The July election in Venezuela was marked by violent clashes and casualties. Amid the current climate of political turmoil, support from the armed forces is crucial to President Maduro’s political survival, says Amanda Lapo.

Venezuelan President Nicolas Maduro

By Amanda Lapo, Research Analyst for Defence and Military Analysis, IISS

On 30 July 2017, Venezuela held an election for a new National Constituent Assembly. President Nicolás Maduro called for the vote in an attempt to consolidate his power by modifying the constitution, and at the same time sideline the role of the opposition-dominated National Assembly. In a controversial ballot, marked by violent clashes (there were at least ten casualties) and large-scale protests, the Venezuelan people elected the new assembly with a 41.53% turnout, according to the government, but only 12% according to the opposition. In parallel, Maduro has been attempting to secure his position by bolstering the support of a key constituency, the country’s armed forces.

Amid the current climate of political turmoil and widespread violence in Venezuela, Maduro has re-emphasised the role of the armed forces as guarantors of security, saying at the 206th Independence Day parade on 5 July that ’the unity and the loyalty of the Armed Forces is the only key to peace’. With Maduro losing popular backing, support from the armed forces is crucial to his political survival. Throughout his term in office, Maduro has sought to secure that support by systematically delivering economic benefits and capability enhancements to the armed forces.

Growing business interests

From the start of his presidency, Maduro has favoured the top echelons of the armed forces, in part by expanding the involvement of the military in business. For example, between 2013 and 2017, the Ministry of Defence created 12 new military-run defence companies, including the Military Company of Mining and Oil and Gas Industries Ltd, guaranteeing to the armed forces revenues from the mineral-extraction and petroleum-refining sectors. More recently, the implementation in April of Plan Zamora – which increased the presence of the military on the streets of Venezuela – has afforded the armed forces direct control over the distribution of essential goods such as food and medicine.

Having increased the military’s involvement in the economy, Maduro between 2013 and 2016 consolidated its political influence by nominating ten former officers as cabinet ministers. In June 2017, Maduro reshuffled the entire Chiefs of Staff Committee and nominated new commanders for all eight strategic regions.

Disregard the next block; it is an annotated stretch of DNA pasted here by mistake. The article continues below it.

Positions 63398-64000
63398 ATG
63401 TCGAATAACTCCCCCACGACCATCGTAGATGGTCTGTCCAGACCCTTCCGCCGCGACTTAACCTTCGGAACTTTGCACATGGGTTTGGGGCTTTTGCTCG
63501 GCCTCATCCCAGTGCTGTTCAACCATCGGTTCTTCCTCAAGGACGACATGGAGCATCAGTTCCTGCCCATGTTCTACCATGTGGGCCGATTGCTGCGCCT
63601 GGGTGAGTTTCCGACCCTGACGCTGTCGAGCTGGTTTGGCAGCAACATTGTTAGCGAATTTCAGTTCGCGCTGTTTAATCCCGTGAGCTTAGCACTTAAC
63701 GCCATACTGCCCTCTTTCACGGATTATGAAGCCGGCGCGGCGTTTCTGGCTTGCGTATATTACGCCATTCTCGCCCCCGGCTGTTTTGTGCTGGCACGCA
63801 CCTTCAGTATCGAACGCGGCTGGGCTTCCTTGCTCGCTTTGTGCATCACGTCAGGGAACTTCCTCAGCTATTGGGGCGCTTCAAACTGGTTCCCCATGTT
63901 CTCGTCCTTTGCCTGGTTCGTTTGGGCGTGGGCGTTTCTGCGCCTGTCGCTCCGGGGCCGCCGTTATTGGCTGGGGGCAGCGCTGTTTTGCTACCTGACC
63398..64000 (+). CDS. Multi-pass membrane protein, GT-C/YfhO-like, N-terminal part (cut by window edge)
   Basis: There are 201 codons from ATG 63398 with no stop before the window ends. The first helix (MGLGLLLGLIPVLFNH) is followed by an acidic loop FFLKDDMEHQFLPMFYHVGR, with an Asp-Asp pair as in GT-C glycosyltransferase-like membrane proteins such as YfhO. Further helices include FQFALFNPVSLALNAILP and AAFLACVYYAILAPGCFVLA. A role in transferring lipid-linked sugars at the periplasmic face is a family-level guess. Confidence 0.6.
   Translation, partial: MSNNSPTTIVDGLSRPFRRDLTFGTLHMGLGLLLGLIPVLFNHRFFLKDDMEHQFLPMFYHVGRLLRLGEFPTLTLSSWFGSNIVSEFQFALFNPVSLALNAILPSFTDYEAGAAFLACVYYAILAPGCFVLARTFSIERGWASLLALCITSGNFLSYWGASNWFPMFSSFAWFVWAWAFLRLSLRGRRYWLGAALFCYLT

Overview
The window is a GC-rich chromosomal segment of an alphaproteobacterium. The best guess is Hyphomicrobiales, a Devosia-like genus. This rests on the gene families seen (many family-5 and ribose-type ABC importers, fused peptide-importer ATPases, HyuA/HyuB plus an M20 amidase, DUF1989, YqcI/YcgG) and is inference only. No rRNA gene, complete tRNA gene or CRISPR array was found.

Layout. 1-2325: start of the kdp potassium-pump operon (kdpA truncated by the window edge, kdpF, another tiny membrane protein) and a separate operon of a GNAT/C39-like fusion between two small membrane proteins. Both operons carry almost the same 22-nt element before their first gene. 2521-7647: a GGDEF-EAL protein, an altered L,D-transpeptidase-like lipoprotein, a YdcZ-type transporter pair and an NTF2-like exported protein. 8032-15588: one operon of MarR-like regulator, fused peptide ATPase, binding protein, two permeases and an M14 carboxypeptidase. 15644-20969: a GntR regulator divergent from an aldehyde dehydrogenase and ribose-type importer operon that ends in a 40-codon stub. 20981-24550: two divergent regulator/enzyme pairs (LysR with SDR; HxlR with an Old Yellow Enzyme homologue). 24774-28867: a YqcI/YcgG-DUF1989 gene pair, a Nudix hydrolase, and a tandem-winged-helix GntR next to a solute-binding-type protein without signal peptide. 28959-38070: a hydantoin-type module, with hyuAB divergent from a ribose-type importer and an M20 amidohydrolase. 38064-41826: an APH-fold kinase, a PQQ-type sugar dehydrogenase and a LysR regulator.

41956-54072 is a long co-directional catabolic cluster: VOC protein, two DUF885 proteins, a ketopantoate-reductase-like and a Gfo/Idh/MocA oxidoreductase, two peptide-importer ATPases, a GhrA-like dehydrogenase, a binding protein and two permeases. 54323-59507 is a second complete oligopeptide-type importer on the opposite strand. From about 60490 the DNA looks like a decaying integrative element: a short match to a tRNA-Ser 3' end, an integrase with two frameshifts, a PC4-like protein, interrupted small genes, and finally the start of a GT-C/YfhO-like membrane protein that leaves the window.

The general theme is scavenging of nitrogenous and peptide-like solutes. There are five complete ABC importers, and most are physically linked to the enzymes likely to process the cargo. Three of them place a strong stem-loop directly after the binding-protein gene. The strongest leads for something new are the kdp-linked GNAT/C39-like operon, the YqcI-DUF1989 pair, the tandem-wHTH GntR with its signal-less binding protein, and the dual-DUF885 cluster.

By appointing loyalists to the higher ranks, the president is attempting to reduce discord within the armed forces. As several news outlets have reported, dissent seems to be widespread among the lower ranks. According to one account, since the beginning of the anti-government protests in April 2017, 123 junior officers have been detained and accused of insubordination, treason or theft. Maduro has adopted a carrot and stick approach, praising the ’loyalists’ and harshly punishing the ’traitors‘.

Expanded forces

Simultaneously, Maduro has announced ambitions to expand the National Guard, the National Police and the Bolivarian Militia. According to the government plan, the first two forces will comprise 20,000 personnel each, while the voluntary militia aims to reach 500,000 armed civilians. In 2016, by presidential decree, the government initiated a process of formally giving public-order roles to paramilitary groups. One of these groups, known as the motorisados, reportedly backed the National Guard during clashes in Caracas between April and May this year. By empowering internal-security forces and voluntary civilian militias, Maduro is trying to widen his support base. Indeed, the expanded Bolivarian militia outnumbers the comparatively small but well-equipped armed forces.

At the same time, Venezuela’s armed forces have long-benefited from both Maduro’s and his predecessor Hugo Chávez’s generous defence programmes. Although 2016 saw an unprecedented economic contraction, with inflation at 254.9% and a 56% cut in the defence budget, Venezuela has over the past seven years allocated 1.41% of GDP to defence. Between 2011 and 2015, the country ranked eighteenth in the world in expenditures on military equipment. The presence at July’s military parade of imported, modern Chinese and Russian equipment, such as T-72B1 main battle tanks, VN-16 light tanks, Su-30MKV Flanker combat aircraft and S-300VM (Antey-2500) air-defence systems, clearly reflected the government’s efforts to boost military capabilities and morale.

Nevertheless, the political situation in Venezuela remains unpredictable. The US Treasury Department imposed sanctions on Maduro a day after the 30 July election, freezing his assets under American jurisdiction, condemning ‘Maduro’s efforts to undermine Venezuela’s democracy and the rule of law’ and urging those elected to the National Constituent Assembly not to take office. Further internal instability and international pressure may exacerbate fissures within the armed forces and in civil–military relations.

This analysis originally featured on the Military Balance+, the new IISS online database that enables users in government, the armed forces and the private sector, as well as academia and the media, to make faster and better-informed decisions. The Military Balance+ allows users to customise, view, compare and download data instantly, anywhere, anytime.

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